Posted by John (18.104.22.168) on June 24, 2007 at 09:26:59:
In Reply to: Re: Help Locating Tan/Chen/陈 from Amoy/Xiamen/厦门市 1850-1900 posted by Al Chinn on June 22, 2007 at 11:56:56:
Thanks much for the feedback. If I could ask a few followup questions:
What makes you say that Eng Djwan/Hjuan Tan means Yingchuan Chen 颍川陈? Does 颍川 sound like Eng Djwan in Minnanhua? My relatives thought that Eng Djwan Chen was a village in Fujian, but I'm guessing that the information might have gotten scrambled over the generations. Just in case, are there areas/villages in Fujian whose name sounds like Eng Djwan/Hjuan?
Would you be able to guess what my ggfather Po Duan's name is? Specifically, what character Duan might be?
Do you have any suggestions about how to locate my gggfather's tomb in Fujian?
Finally, I have a theory about my gggfather's title that I'd like to run past you.
My relatives say that my gggfather (Ing Hoe) was a successful merchant, and then bought or was awarded the title of "Tai Hak Su," meaning "Imperial Teacher." And he then adopted the five generation names, and ordered his descendants to be scholars. My grandfather, when he studied in China, apparently found my gggfather's tomb & saw the Tai Hak Su characters carved on it. [the location and characters having since been lost by my family]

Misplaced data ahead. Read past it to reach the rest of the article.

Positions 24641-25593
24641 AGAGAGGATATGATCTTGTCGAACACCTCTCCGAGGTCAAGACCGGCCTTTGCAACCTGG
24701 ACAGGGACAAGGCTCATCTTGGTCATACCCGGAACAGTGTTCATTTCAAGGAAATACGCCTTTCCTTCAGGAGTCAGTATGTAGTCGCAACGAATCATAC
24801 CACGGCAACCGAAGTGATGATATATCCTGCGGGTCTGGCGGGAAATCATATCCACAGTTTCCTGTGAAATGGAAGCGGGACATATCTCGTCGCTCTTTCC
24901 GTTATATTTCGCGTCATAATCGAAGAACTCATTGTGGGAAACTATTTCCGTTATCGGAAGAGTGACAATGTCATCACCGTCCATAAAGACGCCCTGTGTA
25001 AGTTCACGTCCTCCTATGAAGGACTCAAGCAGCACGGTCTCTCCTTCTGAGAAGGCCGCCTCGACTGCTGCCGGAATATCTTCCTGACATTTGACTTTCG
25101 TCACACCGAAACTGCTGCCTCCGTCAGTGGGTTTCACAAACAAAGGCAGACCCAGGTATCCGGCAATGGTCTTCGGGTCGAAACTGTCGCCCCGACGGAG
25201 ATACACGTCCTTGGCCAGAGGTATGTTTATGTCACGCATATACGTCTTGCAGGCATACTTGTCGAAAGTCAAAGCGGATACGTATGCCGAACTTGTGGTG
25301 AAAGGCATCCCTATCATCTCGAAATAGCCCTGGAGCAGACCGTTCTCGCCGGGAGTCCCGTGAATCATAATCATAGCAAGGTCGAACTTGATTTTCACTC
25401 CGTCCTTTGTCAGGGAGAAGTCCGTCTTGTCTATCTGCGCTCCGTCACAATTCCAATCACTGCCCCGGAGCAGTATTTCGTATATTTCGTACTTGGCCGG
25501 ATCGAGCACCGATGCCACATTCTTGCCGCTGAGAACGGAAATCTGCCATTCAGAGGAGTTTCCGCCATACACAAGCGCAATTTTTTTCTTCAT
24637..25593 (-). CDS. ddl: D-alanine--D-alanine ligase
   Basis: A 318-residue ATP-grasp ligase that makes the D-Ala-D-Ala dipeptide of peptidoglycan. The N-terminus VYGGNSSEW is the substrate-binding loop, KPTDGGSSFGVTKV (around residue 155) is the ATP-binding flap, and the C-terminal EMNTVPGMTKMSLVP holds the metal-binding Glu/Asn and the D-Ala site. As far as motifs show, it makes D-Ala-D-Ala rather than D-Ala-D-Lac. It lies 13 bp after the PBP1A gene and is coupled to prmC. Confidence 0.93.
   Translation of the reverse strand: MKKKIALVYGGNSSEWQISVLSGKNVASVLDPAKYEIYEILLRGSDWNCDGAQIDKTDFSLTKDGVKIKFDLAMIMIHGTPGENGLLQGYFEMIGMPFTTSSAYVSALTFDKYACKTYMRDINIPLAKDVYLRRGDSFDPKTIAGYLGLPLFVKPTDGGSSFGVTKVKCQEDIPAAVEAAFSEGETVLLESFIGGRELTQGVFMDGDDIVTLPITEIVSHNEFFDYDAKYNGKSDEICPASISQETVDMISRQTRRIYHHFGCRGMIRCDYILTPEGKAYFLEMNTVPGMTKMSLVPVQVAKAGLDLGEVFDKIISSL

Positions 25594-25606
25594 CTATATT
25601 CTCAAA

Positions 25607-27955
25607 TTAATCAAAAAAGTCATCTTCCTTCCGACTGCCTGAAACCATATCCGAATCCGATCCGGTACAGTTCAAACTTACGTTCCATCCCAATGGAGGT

I've heard that "Tai Hak Su" might sound like "Da Xue Shi" or 大学士. The problem being that Da Xue Shi is second only to prime minister, making it an unlikely title to be bought or awarded. And if my gggfather somehow did obtain such a title, he and his tomb should be famous throughout history, rather than difficult to locate.
So I've developed a new theory about my gggfather's title. My understanding is that the Yingchuan Chen came to Fujian province in three waves, or Pai 派: Nanyuan 南院派, Jiangjun 将军派, and Taifu 太傅派, the last meaning "Imperial Tutor" or somesuch. The tombstones I've seen are pretty modern replica or update tombstones, but they often have the name of the person's "Wave" carved into them, i.e. "Chen Xixi, Nanyuan Pai" (南院派). So maybe my grandfather, then a high school student who'd grown up overseas, saw Tai Fu Pai 太傅派 written on my gggfather's tombstone and mistook it for his title. But does Tai Fu Pai 太傅派 sound anything like "Tai Hak Su"? Or is there a third character other than Pai 派 that is used to designate the "Wave" someone came to Fujian in? And would that other character sound like Su in Minnanhua?
And you are right about the generation names. Everyone says my grandfather's name is a mistake. And my father and all his brothers are named Kie 基____. (Chuan, Lok, Hok, etc.).
Any help appreciated. Thanks again.
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